THIS impeccably programmed recital staged at the National Portrait Gallery alongside the new exhibition of portrait commissions, “20/20”, was a series of musical “portraits” of the bassoon, the harp and the clarinet.
For as musical curator, Matthew Hindson, explained to those present, a concerto essentially served to highlight a solo instrument or instruments, with the backing of orchestral musicians, in this case the Omega String Ensemble.
The “Australian series” must be considered one of the Canberra Symphony Orchestra’s most successful initiatives, one which will be repeated in 2019, in showcasing new Australian music, with last night’s featuring two world premieres of works commissioned from Australian composers by the CSO itself.
First up was “Airbender for bassoon and string quartet”, by Holly Harrison, who was present on this occasion to talk about the work briefly, as were the other two composers.
The audience was asked to view the bassoon as the “dark horse” of instruments, but there was nothing obscure about star soloist Matthew Kneale, who teased every bit of colour from his chosen instrument in an exciting, urgent performance.
After a solo opening, the Omega Strings came in to provide the driving rhythms to (largely) a dancing dialogue between strings and bassoon, which eventually slowed momentarily before Harrison’s jazz-like inclinations revealed themselves in a lively exchange between the bassoon and violins.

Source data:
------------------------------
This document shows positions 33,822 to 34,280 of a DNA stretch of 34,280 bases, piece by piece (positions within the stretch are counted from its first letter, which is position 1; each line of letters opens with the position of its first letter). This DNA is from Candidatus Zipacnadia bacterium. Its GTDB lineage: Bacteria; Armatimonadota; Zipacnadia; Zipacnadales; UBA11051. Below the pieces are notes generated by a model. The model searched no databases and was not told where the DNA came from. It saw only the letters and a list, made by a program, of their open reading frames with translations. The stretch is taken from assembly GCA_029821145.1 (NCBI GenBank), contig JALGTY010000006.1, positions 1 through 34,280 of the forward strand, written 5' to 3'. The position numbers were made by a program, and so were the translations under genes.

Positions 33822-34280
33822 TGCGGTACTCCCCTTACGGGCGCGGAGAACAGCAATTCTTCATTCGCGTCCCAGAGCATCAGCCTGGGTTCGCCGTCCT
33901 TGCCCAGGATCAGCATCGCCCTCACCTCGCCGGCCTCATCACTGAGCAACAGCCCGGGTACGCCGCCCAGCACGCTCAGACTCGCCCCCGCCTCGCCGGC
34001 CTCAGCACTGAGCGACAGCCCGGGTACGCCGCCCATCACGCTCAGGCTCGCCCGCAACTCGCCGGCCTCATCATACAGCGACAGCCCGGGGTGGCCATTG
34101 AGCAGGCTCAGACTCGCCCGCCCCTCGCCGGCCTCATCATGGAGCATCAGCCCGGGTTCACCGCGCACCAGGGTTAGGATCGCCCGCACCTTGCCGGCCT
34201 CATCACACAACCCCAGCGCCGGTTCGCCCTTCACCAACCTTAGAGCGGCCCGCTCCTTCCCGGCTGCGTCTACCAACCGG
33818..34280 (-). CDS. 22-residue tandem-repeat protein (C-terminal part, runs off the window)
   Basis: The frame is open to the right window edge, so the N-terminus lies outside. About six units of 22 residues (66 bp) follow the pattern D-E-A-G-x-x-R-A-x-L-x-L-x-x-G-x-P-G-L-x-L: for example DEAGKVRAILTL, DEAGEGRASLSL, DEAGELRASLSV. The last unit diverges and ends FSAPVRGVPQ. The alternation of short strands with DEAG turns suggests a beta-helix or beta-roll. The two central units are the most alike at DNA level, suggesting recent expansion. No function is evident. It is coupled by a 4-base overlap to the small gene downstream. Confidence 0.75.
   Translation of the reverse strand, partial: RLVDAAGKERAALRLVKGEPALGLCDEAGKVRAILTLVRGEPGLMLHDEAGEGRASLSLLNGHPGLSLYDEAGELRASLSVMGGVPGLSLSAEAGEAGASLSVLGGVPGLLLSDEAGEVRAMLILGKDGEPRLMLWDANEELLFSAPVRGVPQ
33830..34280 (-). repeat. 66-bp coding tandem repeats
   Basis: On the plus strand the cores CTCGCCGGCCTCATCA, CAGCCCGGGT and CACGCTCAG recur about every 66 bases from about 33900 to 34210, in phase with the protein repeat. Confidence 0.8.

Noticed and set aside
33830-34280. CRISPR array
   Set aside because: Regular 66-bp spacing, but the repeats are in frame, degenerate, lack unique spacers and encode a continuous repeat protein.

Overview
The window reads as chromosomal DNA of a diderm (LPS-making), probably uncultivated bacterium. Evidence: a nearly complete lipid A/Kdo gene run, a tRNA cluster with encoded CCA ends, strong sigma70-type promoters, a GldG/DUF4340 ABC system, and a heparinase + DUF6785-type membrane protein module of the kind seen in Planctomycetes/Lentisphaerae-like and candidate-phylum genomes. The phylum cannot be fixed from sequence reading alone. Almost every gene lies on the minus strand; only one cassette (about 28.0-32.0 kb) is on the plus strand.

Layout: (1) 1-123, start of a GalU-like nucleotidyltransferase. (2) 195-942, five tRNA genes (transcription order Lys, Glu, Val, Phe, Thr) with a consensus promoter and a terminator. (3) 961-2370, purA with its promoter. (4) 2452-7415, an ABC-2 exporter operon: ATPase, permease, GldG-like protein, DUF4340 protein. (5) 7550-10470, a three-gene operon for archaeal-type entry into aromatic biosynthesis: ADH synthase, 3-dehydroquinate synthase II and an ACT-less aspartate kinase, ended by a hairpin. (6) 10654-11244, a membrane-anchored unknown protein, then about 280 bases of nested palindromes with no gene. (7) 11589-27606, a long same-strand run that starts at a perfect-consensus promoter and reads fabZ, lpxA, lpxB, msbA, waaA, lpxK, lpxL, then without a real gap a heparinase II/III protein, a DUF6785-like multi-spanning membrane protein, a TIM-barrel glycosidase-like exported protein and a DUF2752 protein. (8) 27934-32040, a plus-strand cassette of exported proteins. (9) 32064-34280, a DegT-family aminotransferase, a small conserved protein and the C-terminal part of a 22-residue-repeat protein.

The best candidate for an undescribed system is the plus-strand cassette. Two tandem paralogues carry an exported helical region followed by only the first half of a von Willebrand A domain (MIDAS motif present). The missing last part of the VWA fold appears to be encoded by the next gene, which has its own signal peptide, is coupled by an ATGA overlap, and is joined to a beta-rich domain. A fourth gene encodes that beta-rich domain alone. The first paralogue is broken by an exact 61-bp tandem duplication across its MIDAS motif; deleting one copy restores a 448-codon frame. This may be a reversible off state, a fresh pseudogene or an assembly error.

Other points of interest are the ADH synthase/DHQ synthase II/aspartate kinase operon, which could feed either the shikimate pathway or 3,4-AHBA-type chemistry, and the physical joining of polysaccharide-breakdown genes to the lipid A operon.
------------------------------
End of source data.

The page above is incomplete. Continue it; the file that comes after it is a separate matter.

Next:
This composer has repeatedly proved wrong the old cliché that there is no humour in music with her mischievous, quirky experiments and the musical conversation turned to what sounded like a dialogue of ships horns sounding in a fog, before returning to the energetic, driving rhythms which characterised the composition.
The world premiere performance of Stuart Greenbaum’s composition “Tide Moon Earth Sun – Concerto for Harp and Strings” was a total change of pace.
Written specifically for Canberra-raised harpist Meriel Owen (sadly living in Tasmania now) and the Omega Ensemble, the connection between the natural elements was to the fore, inspired by lyrics from a Greenbaum opera that read:
“The tide and the moon/The moon and the earth/The earth and the sun/are tied at their birth.”
It began in a quiet, reflective way, with intermittent phrasing, then the strings came in providing colour in a descending melody.
The second part of this this 23-minute composition fell into a deep, contemplative mood before changing to a dancing rhythm, which gave Owen full scope to reveal her superb technique and to fulfil the work’s central metaphor of connectivity between the instruments.
Hindson kept the most accessible work for last, Cyrus Meurant’s 2017 work “Concertino for clarinet and string quartet”. Composed without conventional movement breaks, there was nonetheless a sense of two parts, with clarinet soloist David Rowden opening in a sorrowful vein which was to prevail throughout, rising to a piercing expression of melancholy as the strings came in.
A seamless transition into a different mood saw Rowden and the quartet pick up positivity and pace before the melancholy theme asserted itself again, this time with the biting clarinet leading to a well-resolved ending to both the work and an intriguing concert.